Impact Scotland will build the 1,000-capacity Dunard Centre just behind Dundas House off Edinburgh’s St Andrew Square.
Dunard Centre, which is supported by Royal Bank of Scotland, is intended to provide a platform for local, national and international musicians to perform to audiences in a hall designed to rival the very best in the world.
Consultants Nagata Acoustics has been working with award-winning David Chipperfield Architects on the design of the auditorium design, which is planned to host musicians from the worlds of classical, traditional, jazz, pop, world and folk music.
The flexible setting will be a home for the Scottish Chamber Orchestra as well as for other ensembles, choirs, solo musicians and bands.
A café and an all-day events schedule are also included in the plans, with education and community outreach programmes encouraging participation throughout the region.
Fergus Linehan, festival director and CEO of Edinburgh International Festival and co-chair of Impact Scotland, said: “The council’s decision today is fantastic news for the city and for music in Scotland. Edinburgh is a city famous for its cultural life and home to world-renowned arts festivals which generate over £300 million for the Scottish economy, but it lags behind many other cities in its provision of cultural infrastructure which currently deters some artists from choosing to perform in the city. By creating a modern hall with outstanding facilities and acoustics, we are closing the recognised gap in the region’s cultural infrastructure and helping to sustain Edinburgh’s position as a leading cultural city against national and international competition. At the same time, we are creating a year-round cultural hub to offer a diverse range of performances and an extensive education and community outreach programme.”
Gavin Reid, CEO of Scottish Chamber Orchestra and co-chair of Impact Scotland said: “Today’s approval is tremendous news for the city and turns the ambition for a world-class centre for music and performance, into a reality. The Dunard Centre will become the new home of the Scottish Chamber Orchestra, and will be transformational. A stunning auditorium offering the very best in modern acoustics and boasting state of the art digital broadcast facilities will allow us to dream big, expand our repertoire, collaborate with ever more composers and artists, present our work innovatively, courageously and flexibly all with a new-found sense of adventure and ambition, always seeking to reach more and more people.”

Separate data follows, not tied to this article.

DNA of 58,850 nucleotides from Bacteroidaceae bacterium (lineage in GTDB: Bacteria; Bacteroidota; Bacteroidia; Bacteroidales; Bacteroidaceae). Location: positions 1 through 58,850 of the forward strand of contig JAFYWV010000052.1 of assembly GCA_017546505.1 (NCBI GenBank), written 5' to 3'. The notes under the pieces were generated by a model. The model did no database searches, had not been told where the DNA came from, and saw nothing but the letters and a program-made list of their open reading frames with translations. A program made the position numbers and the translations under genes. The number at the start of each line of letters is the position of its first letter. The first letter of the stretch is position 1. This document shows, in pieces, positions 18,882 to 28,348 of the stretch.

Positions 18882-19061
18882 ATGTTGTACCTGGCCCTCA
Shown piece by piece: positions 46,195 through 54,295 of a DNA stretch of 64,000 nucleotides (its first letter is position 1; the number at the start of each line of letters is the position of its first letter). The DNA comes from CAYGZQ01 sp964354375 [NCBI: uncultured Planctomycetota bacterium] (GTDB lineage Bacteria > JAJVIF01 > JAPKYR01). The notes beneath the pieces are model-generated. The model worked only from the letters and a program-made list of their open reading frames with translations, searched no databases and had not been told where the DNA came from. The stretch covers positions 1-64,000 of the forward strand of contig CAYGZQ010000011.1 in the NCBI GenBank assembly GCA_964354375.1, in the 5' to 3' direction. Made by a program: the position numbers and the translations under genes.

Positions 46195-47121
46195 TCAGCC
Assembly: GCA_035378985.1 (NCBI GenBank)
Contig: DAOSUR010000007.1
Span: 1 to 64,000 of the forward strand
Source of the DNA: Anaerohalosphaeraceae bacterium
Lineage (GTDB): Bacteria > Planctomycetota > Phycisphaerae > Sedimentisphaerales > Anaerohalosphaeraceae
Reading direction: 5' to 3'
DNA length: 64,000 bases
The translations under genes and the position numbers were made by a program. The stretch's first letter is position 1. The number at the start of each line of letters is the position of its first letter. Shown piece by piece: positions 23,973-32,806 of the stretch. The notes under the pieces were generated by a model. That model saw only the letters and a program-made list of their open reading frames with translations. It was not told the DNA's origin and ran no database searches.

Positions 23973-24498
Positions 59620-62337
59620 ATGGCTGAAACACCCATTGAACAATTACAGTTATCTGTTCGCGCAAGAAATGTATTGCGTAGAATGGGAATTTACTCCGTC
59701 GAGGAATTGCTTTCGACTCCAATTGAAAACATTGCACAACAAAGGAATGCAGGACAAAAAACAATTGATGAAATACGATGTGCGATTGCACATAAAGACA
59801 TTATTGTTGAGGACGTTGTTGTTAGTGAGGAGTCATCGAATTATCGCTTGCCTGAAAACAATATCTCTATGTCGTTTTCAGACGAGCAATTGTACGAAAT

Malcolm Buchanan, chairman of the Royal Bank of Scotland’s Scottish board, said: “The City Council’s decision to approve plans for the Dunard Centre is an important milestone for Edinburgh and represents great progress with an exciting project that will enrich the education, music and arts communities in the city and beyond. Royal Bank has almost 300 years of history since our inception in Edinburgh in 1727. The Dunard Centre’s close association with our iconic building at 36 St Andrew Square means this is a project that we are proud to be part of.”
Sir David Chipperfield, principal, David Chipperfield Architects, said: “Throughout the process of developing the design of the Dunard Centre we have embraced both the qualities and the challenges of working with such an extraordinary site. Embedded in the dense area of the Registry Lanes and also on the grand civic axis with Dundas House, the project marks the pivoting point between the New Town and St. James Quarter. Our ambition is to create a building of distinction that is respectful of its complex context while establishing a significant new cultural destination and place in this wonderful city.”
Among the musicians welcoming the announcement were Roddy Woomble, lead vocalist with Idlewild, who said: “It's always exciting to hear about a new arts and music venue opening in Edinburgh. Since I've known the city, many great venues have come and gone, but the Dunard Centre sounds like it will be here to stay - an ambitious, creative space that will encourage and showcase local talent, alongside national and international performers. New music is always going somewhere in Edinburgh and the Dunard centre will see that it gets there.”
The Proclaimers said: “The Dunard Centre would be a prestigious and fantastic cultural asset to the city.”
Edinburgh City Council leader Adam McVey said: “It’s great news that planning approval has been granted for this exciting and important new cultural venue for our capital. This is the first purpose-built concert venue in Edinburgh in more than 100 years and I know so many people in the city are looking forward to enjoying a first class cultural experience with an expanding number of amazing venues.
“The new concert hall is the cultural flagship of our City Region Deal and being in a central location with fantastic public transport connections, it will complement the wider transformation of the east end of the city centre alongside the newly opened Edinburgh St James Quarter helping to keep our city centre a vibrant and thriving destination.”